Have you ever wondered why someone says ‘bless you’ when you sneeze?
And no one says anything when you belch or cough or even fart. I’m sure you have wondered it as I have. My curiosity drove me to find out the relationship between these two seemingly unrelated phenomenon.
According to findings, wishing someone well after a sneeze originated from time immemorial. During the Early Roman Empire, people would say ‘Jupiter preserve you or salve which meant good health to you and the Greek would wish each other ‘long life’ when someone sneezes.
However, the coinage of bless you after a sneeze is directly attributed to Pope Gregory the Great in AD 590 who it is believed to have uttered it during a bubonic plague as sneezing was believed to be one of the symptoms of the plague.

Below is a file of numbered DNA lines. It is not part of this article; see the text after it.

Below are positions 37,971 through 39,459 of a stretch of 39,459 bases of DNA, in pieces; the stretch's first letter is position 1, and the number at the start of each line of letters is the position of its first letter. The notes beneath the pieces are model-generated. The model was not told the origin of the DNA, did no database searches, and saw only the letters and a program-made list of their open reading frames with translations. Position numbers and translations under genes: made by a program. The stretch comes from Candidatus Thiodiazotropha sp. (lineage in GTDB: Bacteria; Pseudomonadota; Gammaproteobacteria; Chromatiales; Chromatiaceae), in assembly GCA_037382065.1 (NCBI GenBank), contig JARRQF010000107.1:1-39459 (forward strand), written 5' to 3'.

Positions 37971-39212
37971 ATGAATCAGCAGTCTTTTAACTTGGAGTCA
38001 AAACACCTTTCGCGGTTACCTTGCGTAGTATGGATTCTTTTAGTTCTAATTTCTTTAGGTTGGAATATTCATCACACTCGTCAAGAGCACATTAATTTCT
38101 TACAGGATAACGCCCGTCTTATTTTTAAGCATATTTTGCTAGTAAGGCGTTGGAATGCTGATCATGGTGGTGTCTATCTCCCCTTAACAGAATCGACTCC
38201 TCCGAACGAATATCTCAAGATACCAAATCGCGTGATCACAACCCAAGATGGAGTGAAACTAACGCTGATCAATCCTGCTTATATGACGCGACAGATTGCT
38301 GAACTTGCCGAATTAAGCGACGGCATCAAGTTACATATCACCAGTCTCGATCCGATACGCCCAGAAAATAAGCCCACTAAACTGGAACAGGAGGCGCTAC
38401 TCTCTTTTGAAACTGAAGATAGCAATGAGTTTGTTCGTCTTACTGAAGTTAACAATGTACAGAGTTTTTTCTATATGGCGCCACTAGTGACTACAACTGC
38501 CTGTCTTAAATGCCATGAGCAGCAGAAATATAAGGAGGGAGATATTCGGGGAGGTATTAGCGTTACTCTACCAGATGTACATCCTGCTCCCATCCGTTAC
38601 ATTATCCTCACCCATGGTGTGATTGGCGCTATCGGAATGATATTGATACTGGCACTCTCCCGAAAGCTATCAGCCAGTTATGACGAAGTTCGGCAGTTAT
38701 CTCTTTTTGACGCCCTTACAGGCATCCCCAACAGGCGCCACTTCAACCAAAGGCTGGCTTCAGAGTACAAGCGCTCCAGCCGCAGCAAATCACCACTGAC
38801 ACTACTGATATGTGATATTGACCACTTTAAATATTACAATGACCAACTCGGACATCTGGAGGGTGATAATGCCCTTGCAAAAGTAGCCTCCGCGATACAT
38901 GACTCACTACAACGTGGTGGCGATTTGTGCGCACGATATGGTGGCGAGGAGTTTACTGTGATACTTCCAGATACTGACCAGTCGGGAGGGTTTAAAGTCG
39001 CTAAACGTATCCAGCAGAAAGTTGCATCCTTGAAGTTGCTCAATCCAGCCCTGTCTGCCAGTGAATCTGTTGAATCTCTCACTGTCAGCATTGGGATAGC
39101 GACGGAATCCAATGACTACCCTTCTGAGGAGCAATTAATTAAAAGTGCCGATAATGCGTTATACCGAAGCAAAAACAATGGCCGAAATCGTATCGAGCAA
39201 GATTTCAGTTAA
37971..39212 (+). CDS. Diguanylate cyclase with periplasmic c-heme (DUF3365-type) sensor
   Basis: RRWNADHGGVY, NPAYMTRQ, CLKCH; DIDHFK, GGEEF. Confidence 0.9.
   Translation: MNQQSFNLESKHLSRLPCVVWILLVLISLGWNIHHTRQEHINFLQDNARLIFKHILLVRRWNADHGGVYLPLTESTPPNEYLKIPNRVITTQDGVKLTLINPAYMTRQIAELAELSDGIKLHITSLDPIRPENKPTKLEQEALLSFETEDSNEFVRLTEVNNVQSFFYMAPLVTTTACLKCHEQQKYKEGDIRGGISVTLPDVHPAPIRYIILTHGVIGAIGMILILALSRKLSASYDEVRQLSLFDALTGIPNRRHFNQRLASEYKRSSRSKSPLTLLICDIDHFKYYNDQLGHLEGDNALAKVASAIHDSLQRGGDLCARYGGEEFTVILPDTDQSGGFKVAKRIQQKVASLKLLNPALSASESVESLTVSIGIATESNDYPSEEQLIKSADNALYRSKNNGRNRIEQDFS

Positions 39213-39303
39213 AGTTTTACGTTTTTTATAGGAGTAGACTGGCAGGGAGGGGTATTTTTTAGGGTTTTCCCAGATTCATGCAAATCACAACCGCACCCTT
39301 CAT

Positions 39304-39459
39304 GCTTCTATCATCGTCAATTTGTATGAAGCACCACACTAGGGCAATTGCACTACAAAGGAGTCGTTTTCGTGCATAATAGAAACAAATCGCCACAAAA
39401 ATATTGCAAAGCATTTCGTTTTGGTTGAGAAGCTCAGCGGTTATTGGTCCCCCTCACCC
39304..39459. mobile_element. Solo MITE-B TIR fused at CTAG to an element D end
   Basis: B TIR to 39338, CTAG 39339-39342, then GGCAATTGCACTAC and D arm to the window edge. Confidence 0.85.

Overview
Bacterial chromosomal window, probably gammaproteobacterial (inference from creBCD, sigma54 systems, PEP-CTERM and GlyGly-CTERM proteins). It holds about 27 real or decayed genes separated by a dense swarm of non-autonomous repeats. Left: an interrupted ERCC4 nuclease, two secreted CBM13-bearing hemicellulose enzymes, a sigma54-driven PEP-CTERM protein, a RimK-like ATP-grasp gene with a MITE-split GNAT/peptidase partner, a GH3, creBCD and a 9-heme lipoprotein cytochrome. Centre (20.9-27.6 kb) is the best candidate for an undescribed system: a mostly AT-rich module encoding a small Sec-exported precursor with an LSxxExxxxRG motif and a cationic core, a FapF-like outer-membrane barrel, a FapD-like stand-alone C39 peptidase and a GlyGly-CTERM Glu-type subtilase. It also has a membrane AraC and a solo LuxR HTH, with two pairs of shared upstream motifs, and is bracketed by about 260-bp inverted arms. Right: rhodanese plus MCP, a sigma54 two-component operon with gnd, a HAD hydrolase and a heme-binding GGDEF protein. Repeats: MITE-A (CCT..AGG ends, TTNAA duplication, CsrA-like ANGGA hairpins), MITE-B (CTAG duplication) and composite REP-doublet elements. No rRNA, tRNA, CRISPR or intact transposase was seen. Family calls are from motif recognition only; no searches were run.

Funny yet true, almost all countries have a way of saying a greeting after a sneeze, in china to start with when a child sneezes he or she would hear ‘bai sui’ meaning ‘may you live up to 100years (might explain why they live long?). Arabs would say ‘Alhamdulillah’ meaning ‘praise to God’ while Hindus would say ‘live’ or ‘Live well’ among others
Even more superstitious is the belief in some quarter that sneezing releases a bit of a person’s soul through the nose ( I guess I have just a quarter of my soul left at this stage), however a ‘bless you’ would stop the devil from claiming the freed bits.
In however form it may come, science has proven that a sneeze is a reflex action commonly caused by cold, strong odour or an allergy and has no founded spiritual connotation.
Albeit, whether out of courtesy or custom, when next there’s a sneeze around you be sure to say a bless you – Etttcchhhheeemmm!!!! Did I hear a bless me?